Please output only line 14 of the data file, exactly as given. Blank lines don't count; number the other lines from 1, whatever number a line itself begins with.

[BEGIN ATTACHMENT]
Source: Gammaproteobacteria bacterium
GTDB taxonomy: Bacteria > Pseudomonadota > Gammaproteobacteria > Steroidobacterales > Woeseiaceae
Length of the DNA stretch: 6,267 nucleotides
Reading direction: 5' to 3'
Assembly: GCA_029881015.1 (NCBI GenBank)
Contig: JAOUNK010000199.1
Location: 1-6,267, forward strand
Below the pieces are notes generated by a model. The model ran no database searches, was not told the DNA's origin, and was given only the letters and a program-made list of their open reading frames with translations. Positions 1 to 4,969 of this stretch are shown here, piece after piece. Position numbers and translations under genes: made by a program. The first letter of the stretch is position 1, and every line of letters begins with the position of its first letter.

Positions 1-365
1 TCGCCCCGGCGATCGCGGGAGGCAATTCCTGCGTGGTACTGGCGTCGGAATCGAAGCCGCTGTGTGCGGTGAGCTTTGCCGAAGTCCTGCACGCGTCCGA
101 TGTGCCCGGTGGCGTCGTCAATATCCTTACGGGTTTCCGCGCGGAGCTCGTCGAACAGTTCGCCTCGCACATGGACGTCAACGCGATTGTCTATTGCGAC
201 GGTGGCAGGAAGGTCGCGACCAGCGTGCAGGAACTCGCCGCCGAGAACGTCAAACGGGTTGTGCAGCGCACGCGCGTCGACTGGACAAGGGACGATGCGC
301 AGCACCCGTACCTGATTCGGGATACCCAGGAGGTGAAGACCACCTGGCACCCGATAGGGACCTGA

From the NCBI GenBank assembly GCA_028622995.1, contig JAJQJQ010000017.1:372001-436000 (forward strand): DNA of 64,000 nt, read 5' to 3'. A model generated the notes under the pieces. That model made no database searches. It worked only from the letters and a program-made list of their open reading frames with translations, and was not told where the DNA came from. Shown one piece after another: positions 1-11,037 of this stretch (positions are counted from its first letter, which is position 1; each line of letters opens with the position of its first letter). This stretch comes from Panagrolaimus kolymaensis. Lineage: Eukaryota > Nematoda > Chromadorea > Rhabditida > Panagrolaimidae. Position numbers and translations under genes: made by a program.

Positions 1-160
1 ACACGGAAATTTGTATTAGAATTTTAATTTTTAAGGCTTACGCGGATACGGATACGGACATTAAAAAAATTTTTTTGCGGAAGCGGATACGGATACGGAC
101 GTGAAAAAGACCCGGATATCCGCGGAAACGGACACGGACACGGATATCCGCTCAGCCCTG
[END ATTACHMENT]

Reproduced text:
From the NCBI GenBank assembly GCA_028622995.1, contig JAJQJQ010000017.1:372001-436000 (forward strand): DNA of 64,000 nt, read 5' to 3'. A model generated the notes under the pieces. That model made no database searches. It worked only from the letters and a program-made list of their open reading frames with translations, and was not told where the DNA came from. Shown one piece after another: positions 1-11,037 of this stretch (positions are counted from its first letter, which is position 1; each line of letters opens with the position of its first letter). This stretch comes from Panagrolaimus kolymaensis. Lineage: Eukaryota > Nematoda > Chromadorea > Rhabditida > Panagrolaimidae. Position numbers and translations under genes: made by a program.